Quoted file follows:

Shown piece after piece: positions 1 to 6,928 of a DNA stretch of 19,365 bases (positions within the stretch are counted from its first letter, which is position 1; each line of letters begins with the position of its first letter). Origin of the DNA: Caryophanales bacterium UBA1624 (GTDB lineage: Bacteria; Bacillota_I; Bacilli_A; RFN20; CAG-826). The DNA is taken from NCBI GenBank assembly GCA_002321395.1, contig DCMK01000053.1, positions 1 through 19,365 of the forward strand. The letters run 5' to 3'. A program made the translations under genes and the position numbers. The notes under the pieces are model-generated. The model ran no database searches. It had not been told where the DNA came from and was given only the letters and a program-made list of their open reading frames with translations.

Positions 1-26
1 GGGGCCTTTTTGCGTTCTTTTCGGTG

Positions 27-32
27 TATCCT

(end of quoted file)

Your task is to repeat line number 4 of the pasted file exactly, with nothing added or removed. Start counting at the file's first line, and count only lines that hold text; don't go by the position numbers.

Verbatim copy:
Positions 27-32